IoD Open House – speaker Kate Robertson issues rallying cry to UK business leaders


This interview with One Young World founder Kate Robertson was first published in Director magazine in March 2015, during her tenure at advertising firm Havas.

The co-global president of advertising giant Havas Worldwide is on a mission to tackle Europe’s youth unemployment crisis. She tells us why she is urging businesses to hire more young workers

Kate Robertson is one of those individuals who holds a room the moment she enters it – and all eyes and ears are on her as she walks into her office for our photo shoot at the London HQ of global advertising firm Havas Worldwide. The co-global president has not long stepped off a flight from New York and, like most executives, her time is precious. South Africa-born Robertson, however, quickly puts me at ease: “Darling, I’m all yours,” she says as we settle down to chat about her work tackling the growing problem of youth unemployment in the UK and across the rest of Europe.

Robertson’s passion for the subject is immediately apparent as she exclaims fervently: “This meshing of business and societal needs is so damn serious… If youth unemployment increases there is going to be a real problem. Who is going to pay the taxes? Who will pay state pensions? Already the numbers are completely out of whack.”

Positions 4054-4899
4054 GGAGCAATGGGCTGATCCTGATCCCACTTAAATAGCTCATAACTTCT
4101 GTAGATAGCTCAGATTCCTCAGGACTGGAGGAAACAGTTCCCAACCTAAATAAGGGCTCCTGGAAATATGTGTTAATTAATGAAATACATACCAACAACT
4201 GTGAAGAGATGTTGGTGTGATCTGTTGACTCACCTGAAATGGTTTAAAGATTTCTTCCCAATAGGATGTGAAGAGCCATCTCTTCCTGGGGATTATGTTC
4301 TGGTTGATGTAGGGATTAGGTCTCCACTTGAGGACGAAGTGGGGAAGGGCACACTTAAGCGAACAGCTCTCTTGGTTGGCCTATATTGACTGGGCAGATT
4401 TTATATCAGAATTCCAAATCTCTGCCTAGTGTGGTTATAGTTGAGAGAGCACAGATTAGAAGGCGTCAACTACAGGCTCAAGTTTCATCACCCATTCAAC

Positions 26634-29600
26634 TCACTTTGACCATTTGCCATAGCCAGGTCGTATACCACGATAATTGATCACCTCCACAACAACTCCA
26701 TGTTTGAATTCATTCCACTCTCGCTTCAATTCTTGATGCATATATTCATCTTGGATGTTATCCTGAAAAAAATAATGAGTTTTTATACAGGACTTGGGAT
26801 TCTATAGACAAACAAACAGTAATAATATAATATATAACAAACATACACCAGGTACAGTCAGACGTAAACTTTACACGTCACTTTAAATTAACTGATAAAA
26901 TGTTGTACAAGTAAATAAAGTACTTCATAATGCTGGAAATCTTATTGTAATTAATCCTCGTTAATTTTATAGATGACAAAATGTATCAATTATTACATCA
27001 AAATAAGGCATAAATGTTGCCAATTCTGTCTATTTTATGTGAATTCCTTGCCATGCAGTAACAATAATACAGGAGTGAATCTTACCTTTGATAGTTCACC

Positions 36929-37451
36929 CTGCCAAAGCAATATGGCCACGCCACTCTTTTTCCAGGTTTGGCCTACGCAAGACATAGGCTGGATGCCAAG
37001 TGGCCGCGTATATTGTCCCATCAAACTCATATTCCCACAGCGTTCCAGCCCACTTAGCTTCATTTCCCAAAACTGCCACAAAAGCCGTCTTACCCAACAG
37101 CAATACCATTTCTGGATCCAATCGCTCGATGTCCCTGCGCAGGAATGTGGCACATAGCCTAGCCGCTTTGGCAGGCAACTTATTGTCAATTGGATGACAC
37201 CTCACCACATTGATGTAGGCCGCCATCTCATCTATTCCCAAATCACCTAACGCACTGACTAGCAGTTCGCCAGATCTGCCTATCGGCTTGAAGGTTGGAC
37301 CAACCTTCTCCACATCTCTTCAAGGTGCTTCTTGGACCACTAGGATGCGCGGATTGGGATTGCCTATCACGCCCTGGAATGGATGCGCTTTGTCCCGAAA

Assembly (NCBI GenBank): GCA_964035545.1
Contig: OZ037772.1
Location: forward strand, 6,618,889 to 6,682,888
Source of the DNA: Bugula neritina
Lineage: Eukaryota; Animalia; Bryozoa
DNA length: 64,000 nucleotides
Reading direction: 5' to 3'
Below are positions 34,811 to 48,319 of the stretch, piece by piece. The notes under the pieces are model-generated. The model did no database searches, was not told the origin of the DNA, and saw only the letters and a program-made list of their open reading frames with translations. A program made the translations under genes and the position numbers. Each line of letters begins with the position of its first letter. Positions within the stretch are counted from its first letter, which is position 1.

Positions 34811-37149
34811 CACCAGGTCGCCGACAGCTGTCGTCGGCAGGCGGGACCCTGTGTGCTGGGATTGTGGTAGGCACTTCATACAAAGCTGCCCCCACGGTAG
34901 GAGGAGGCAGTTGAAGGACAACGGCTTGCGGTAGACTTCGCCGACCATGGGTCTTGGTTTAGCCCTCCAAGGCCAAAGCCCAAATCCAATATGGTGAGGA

The seriousness of the issue, she recalls, struck home two years ago. “I was at Davos [the World Economic Forum] and Antony Jenkins, group chief executive of Barclays, had a business breakfast to discuss youth unemployment. His panel included José María Alvarez-Pallete López, chief operating officer of Telefónica O2, and they got very wound up on the subject  , laying out how critical it was, especially in continental Europe – how it was a scourge and the fact that once the damage is done it takes hundreds of years to turn it around.”

Robertson, who is also founder of not-for-profit global youth forum One Young World, believes Britain’s problems come down to attitudes. “As a society we are very focused on the likes of you and me, who have been to university. We have not taught our youngsters that apprenticeships are an absolutely fantastic thing to do. How have we sleepwalked our way into the notion that the only valid thing to do when you finish school is go to university?”